Archives

Farmers Market: Market-ing happiness

by Brittany Mollis

Market-ing happiness

There are no synthetic pesticides.

There are animal welfare approved meat and eggs. Local dollars stay local. Those are just three of the many reasons people in the Triad come to Old Salem on Saturday mornings to participate in Cobblestone Farmers Market.

Margaret Norfleet-Neff used to live in Chicago. While in the Windy City, Margaret and her family sprouted a love for the farming lifestyle. They grew their own fruits and vegetables, and they started to see that producers had a purpose that could help others live healthier lives. When Margaret and her family moved to the Winston-Salem area, she started selling pickles at a in the area. That is how she met other producers, and that is why Cobblestone Farmers Market exists today.

When you walk into the market, you see a booth at the entrance. Unlike the dozens of other booths, this particular one isn’t selling fresh produce, flowers or baked goods. The two women sitting in this booth are selling their dream.

“This is an independent market,” Neff said.

Cobblestone Farmers Market is partially funded by producers, grant funds and private donations.

Neff’s daughter, Salem, accompanied Margaret in the booth the entire morning, greeting folks as if they were part of the Neff family. This is the third year that the mother-daughter duo has been running the Cobblestone Farmers Market. Starting on May 27, the ladies will also be in charge of the Downtown Market on Tuesdays from 3:30-6 pm. The Tuesday market will be located between Trade and Liberty streets, near 7 th Street.

Several people came up to the booth just to tell the Neffs how much they appreciated their efforts.

The producers at the market range from young families to seasoned farming veterans, and the Neffs have nothing but nice things to say about all of them.

“Everybody here is just so fabulous,” Neff said. “We are just so honored to work with the best producers out there.”

Craig Rogers, owner of Border Springs Farm in Patrick Springs, Va., was not shy in saying exactly how he felt about Cobblestone. “I have been to Farmers Markets in D.C., Philadelphia, Roanoke . . . all over the place.” Rogers said. “This is, by far, the best Farmers Market I’ve been to.”

Border Springs was voted one of the top-five meat producers in the country, and Neff was quick to brag about Roger’s delicious lamb.

Rogers explained that, a lot of times, Farmers Markets are treated as more of a social gathering or a place to be seen rather than a purposeful event for consumers to buy quality food from safe vendors.

“There are all kinds of ‘foodies’ now, so there is a demand for prepared meals at other markets that I have been to, so they kind of feel like food courts rather than markets,” Rogers said. “This one is an honest Farmers Market.”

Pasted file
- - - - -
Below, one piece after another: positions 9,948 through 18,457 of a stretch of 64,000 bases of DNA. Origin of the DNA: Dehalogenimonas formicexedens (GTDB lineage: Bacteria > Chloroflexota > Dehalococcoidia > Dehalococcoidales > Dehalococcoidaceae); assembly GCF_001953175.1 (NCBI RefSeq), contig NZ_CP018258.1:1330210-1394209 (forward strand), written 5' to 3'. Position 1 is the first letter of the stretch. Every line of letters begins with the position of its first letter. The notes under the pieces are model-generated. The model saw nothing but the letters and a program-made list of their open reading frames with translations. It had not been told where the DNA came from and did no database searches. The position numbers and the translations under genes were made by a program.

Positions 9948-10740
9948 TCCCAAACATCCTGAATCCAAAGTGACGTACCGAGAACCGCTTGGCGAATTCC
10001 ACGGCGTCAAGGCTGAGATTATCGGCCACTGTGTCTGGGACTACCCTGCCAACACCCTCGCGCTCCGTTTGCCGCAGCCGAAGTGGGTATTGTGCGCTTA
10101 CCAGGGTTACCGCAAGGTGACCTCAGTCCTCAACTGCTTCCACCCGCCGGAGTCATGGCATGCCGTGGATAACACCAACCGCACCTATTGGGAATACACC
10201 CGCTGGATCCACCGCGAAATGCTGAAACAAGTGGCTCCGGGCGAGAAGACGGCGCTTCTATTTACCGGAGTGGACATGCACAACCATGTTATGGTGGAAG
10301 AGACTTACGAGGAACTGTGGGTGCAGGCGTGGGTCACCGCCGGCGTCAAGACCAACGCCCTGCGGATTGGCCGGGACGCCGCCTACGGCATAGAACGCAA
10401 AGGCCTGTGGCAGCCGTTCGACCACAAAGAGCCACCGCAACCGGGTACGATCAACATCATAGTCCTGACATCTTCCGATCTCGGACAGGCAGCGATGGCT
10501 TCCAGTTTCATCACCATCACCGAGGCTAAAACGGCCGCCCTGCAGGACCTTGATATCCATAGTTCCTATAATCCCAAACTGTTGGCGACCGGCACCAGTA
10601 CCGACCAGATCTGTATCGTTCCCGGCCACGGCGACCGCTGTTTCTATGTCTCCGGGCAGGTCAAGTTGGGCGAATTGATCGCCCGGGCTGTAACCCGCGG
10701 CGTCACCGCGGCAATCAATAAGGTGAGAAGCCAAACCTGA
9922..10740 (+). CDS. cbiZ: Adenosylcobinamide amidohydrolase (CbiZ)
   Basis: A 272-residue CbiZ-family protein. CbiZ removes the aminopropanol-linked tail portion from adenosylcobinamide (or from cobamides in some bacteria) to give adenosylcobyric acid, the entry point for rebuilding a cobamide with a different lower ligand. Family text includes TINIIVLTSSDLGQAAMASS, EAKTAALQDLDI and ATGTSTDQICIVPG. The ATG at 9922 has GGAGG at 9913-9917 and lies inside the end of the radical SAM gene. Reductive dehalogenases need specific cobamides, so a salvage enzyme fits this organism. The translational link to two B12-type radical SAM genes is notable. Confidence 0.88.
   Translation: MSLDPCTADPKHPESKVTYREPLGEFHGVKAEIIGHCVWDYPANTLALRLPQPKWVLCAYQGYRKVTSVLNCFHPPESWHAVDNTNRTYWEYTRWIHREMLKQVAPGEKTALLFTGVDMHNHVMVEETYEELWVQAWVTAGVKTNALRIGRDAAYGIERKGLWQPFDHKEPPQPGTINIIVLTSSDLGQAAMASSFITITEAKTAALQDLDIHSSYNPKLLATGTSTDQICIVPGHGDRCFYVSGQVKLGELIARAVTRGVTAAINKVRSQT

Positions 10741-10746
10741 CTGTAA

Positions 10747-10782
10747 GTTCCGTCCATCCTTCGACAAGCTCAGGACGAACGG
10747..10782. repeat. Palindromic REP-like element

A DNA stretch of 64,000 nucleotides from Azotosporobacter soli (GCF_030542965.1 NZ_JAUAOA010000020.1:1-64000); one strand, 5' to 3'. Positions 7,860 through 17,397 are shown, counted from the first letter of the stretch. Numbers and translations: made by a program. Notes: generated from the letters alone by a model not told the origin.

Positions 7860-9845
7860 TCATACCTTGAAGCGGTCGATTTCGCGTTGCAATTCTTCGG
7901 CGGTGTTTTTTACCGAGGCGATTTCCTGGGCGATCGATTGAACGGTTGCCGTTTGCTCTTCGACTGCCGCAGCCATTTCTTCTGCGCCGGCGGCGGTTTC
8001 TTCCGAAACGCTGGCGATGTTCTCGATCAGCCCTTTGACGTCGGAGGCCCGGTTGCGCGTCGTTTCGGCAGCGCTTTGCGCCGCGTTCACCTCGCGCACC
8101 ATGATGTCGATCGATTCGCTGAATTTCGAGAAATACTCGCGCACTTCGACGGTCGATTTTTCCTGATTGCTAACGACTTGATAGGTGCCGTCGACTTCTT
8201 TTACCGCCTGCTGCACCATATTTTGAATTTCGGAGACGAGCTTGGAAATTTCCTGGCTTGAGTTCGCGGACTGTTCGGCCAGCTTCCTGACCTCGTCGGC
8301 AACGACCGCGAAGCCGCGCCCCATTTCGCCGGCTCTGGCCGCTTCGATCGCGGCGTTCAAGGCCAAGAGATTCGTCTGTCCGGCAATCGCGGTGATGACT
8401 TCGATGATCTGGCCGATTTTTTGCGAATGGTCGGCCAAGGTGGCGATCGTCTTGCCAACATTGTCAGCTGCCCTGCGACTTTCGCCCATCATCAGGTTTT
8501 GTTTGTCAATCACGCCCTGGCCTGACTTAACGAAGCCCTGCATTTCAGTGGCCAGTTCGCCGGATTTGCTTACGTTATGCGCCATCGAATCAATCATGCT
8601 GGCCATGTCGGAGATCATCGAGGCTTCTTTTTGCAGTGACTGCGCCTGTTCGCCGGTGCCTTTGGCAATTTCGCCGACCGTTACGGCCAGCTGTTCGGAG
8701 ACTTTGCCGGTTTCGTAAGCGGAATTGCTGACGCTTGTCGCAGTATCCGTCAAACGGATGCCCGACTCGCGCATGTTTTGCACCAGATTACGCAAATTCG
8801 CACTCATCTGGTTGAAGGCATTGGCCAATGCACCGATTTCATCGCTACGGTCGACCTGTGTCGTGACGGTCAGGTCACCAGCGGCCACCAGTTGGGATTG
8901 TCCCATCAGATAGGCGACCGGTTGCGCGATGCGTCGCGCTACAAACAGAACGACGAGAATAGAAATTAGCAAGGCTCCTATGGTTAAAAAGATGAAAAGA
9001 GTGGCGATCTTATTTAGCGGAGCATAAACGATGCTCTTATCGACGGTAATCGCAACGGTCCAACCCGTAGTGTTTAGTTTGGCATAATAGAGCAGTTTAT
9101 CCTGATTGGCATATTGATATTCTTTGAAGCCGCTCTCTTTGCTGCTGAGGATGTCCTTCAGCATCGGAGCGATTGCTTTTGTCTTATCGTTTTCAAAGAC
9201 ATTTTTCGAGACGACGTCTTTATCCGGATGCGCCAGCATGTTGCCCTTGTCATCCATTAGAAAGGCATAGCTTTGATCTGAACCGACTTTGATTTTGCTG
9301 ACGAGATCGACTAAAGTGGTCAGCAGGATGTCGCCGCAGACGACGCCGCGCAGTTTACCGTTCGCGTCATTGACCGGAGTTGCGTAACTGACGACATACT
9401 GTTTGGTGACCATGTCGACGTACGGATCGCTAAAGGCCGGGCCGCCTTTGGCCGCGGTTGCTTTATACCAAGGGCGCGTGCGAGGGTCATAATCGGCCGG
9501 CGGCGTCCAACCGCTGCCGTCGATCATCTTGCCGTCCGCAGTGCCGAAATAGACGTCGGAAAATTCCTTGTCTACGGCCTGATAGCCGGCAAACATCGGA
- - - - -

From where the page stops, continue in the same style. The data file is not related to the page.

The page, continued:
“Our producers actually chose the 9 a.m. start time on Saturdays so that they can pick their goods early in the morning and sell them right after,” Neff said.

The market offers everything from various greens like spinach, kale and salad mix to other vegetables like tomato plants, radishes and beets with a lot of variety in between. There are also producers of fresh cut flowers, dairy products, wine and meat. You will also notice that there are coffee producers as well as the producers of baked goods, and these producers are almost all local.

“We are a business about businesses,” Neff said.

Neff explained that the market is like an umbrella for about 50 other businesses, and it is their job to market Cobblestone the correct way.

“It’s about consistency and respect,” Neff said. “It’s our job to nurture this.”

One of the most important aspects of starting a business is picking the ideal location. Cobblestone is located within the Old Salem district, giving the market a visually pleasing background of historic buildings as well as a culturally fulfilling experience.

“This is such a beautiful location,” Neff said. “We like to see people come to the market and then walk over to Old Salem and check it out.”

Downtown areas are known for being trendy and filled with retail, but the residents of the area have a hard time finding grocery stores nearby.

“There are no grocery stores within at least a one-mile radius of the markets,” Neff said. “So it was really a response to a demand.”

For those who favor the healthy lifestyle, even shopping at grocery stores can be a hassle. People want to know where the food came from, how the animals were treated in the process and how clean the fruit and vegetables are.

“One of the best things about our market is that it takes all those questions away, and people can just experience a fun Saturday morning without worrying about the quality of the products,” Neff said. “We promise that this is a completely safe environment. Everyone wins.”

Margaret and Salem Neff want everyone to have the opportunity to experience their market regardless of economic standing. It is no secret that eating healthy is more expensive than eating poorly, so the Cobblestone Farmers Market is now accepts payments from government-funded programs such as EBT and W.I.C. They are the only market in the county that accepts these payments, and they are only one of five markets that accept them in the state of North Carolina.

“So many young people and families want quality food, but they struggle to get it financially,” Neff said. “This is for them.”

Walking around the market, you can’t help but notice the happiness it brings people. The producers are happy to serve. The customers are happy to receive. Everyone was happy with the music of the Twin City Buskers.

Out of the hundreds of people that came out on this Saturday morning, the two happiest people in the market were Margaret and Salem Neff.

“People have a reason to come here every week from now through November,” Neff said. “This is just a win-win for everyone.” !

Share: